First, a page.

American Standard Circuits: Leading the Way in Medical Electronics


Reading time ( words)

When it comes to innovative fabricators, American Standard Circuits is always at the front of the pack. Naturally, when Editor Andy Shaughnessy asked me to talk to a fabricator about PCBs for the medical market, ASC was the one company that immediately came to mind. I spoke with CEO Anaya Vardya about fabricating medical PCBs, the medical electronics market, and the future of this fast-growing segment.

 

Dan Beaulieu: Anaya, it’s good talking to you again.

Anaya Vardya: Thanks, Dan. It’s great to catch up again.

Beaulieu: Please give us a little background on American Standard Circuits.

Vardya: ASC has been in business for more than 27 years. Throughout, we have migrated from a simple double-sided shop to a company that builds a wide variety of products. Today, we build flex, rigid-flex, RF/microwave, metal-backed PCBs and IMPCBs. We are able to build prototypes, quick-turn, high-mix/low-volume and low-mix/high-volume products. We are continuously reinvesting in our business in terms of people and equipment. This year, we have invested over $1.5 million. We are also investing in improving our quality systems.

Beaulieu: When did you get involved with medical PCBs?

Vardya: We first started building parts for medical products in 2009. Often, these products start out as prototypes and take quite a few years to ramp up. We have built flex, rigid-flex, RF/microwave and metal-backed product for the medical industry 

Beaulieu: Without getting into specific customers, what sort of medical products do you build PCBs for? What do your boards go into?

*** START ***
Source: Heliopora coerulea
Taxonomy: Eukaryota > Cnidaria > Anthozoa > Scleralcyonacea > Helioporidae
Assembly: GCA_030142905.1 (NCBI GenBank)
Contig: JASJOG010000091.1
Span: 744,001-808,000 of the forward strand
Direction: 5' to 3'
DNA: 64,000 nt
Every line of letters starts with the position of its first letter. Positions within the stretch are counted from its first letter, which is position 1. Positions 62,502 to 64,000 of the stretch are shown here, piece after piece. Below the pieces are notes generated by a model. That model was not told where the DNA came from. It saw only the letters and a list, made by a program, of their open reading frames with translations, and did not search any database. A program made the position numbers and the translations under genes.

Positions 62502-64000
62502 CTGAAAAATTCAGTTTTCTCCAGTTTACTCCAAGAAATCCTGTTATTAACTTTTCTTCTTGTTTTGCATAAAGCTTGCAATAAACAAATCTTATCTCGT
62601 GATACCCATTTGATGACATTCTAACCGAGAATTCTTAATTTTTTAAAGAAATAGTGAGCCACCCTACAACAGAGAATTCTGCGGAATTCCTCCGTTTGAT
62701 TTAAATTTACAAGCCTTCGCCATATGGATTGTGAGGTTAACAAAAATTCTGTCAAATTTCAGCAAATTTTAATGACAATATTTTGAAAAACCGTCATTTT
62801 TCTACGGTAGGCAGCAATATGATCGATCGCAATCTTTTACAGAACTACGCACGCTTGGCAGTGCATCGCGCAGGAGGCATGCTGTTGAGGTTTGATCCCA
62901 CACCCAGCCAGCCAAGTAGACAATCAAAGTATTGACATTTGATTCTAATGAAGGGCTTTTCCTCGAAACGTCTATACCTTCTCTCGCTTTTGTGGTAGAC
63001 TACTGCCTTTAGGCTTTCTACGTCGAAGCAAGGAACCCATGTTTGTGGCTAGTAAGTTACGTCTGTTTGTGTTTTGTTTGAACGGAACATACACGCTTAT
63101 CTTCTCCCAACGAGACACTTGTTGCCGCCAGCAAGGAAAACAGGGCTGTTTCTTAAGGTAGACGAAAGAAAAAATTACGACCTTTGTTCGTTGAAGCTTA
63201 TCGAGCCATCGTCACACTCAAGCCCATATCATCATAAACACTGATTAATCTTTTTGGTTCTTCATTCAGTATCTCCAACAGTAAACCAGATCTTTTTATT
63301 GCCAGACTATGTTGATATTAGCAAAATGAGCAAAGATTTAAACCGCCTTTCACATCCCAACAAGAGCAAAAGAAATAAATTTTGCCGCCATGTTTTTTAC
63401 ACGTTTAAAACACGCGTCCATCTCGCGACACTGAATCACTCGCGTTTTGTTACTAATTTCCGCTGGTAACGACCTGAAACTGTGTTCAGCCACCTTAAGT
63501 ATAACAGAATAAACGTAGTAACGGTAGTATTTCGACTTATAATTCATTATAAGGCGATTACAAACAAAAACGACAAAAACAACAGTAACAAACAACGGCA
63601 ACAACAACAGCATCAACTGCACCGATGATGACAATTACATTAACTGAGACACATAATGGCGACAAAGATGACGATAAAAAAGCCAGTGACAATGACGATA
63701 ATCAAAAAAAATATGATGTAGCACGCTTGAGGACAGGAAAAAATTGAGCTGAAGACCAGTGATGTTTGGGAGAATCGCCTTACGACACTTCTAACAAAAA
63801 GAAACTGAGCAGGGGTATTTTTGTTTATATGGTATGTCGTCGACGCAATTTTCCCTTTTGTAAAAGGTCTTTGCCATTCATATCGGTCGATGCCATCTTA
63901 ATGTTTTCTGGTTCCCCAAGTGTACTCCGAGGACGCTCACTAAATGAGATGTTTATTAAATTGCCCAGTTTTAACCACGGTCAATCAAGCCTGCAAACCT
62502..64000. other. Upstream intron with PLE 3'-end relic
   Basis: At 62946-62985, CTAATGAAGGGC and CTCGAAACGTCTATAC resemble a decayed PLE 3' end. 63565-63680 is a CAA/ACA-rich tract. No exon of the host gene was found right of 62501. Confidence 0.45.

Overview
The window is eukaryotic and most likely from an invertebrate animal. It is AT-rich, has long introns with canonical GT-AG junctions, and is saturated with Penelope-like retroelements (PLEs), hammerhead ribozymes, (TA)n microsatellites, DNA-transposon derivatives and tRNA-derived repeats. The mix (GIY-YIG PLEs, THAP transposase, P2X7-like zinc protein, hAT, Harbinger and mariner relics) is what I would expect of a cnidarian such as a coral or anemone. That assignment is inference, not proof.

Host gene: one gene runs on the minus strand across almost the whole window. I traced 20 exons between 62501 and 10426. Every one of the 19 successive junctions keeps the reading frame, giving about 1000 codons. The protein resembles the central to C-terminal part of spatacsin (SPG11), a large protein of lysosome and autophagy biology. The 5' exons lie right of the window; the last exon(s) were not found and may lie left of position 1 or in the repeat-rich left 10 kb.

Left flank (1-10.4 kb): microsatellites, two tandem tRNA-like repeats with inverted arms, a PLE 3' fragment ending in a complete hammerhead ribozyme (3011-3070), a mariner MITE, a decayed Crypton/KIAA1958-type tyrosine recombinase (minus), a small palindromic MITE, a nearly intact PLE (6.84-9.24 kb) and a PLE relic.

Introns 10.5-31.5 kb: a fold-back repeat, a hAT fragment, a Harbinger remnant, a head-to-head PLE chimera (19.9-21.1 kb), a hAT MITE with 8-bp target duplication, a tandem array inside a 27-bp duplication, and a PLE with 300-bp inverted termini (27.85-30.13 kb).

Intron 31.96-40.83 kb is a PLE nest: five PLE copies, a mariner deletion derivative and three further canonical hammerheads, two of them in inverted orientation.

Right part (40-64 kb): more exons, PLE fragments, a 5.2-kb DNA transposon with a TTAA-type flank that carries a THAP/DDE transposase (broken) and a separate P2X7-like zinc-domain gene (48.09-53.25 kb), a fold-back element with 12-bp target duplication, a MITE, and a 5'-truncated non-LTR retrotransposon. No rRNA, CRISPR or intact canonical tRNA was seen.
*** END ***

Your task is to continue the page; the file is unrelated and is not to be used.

Vardya: That’s a good question, because we cover a very wide variety of applications including medical. For example, we build flex boards that are used in a digital inflation device for heart stents. We also build boards, both flex and rigid-flex, that are used in blood analyzers. Then we have boards that go into a wide array of markets, such as small boards used as RFID tags in operating rooms. We build metal-backed boards that are used for LED lights for chairs in dentists’ offices. One of our most challenging projects was building small rigid-flex boards for a pill camera. These boards are all built from a variety of materials, from Rogers ceramic materials to simple FR-4.

Beaulieu: So you pretty much cover the gamut of medical electronic needs. Are there special or unique technologies that apply to this market?

Vardya: While medical electronics use a wide variety of printed circuit board technologies, there appears to be increasing application of flex and rigid-flex PCBs in this market place. 

 

To read this entire article, which appeared in the January issue of The PCB Design Magazine, click here.

Share


Suggested Items

'Flexdude' Tom Woznicki Celebrates Company’s 25th Anniversary

04/18/2017 | Andy Shaughnessy, PCBDesign007
Twenty-five years ago, Tom “Flexdude” Woznicki got laid off. A lot of people did, back during the mini-recession that helped bring Bill Clinton into the White House. So, he launched his own flex circuit design bureau and never looked back. Since then, he’s designed flex circuitry for everything under the sun, including the Mars Rover; the flex circuits he designed are visible in many of the Rover photos. I ran into Tom at DesignCon 2017 and we discussed the benefits of flex circuits, the expansion of the flex market, and his company’s first quarter-century in operation.

Rigid-flex Design Tips and Best Practices

04/10/2017 | Craig Armenti, Mentor Graphics
While the traditional “design-separately-then-assemble” approach minimized potential issues with the flex portions of the product, it also had several inherent disadvantages. These include the cost associated with the physical connectors; the space required for the physical connectors; the need to properly manage interconnects that have to transition between the separate rigid and flex PCBs (through the connectors); and, of course, the time and cost associated with assembly. The move to the current generation of rigid-flex technology mitigates these issues; however, they are replaced with a different set of challenges and concerns.

Mentor Graphics Takes Best Paper Award at DesignCon

03/22/2017 | Andy Shaughnessy, PCBDesign007
At DesignCon, I met with Dave Kohlmeier, senior product line director for Mentor Graphics. We discussed their Best Paper award and DesignCon sessions such as the Signal Integrity Boot Camp, as well as the new rigid-flex capabilities found in the HypeLynx suite.



Copyright © 2017 I-Connect007. All rights reserved.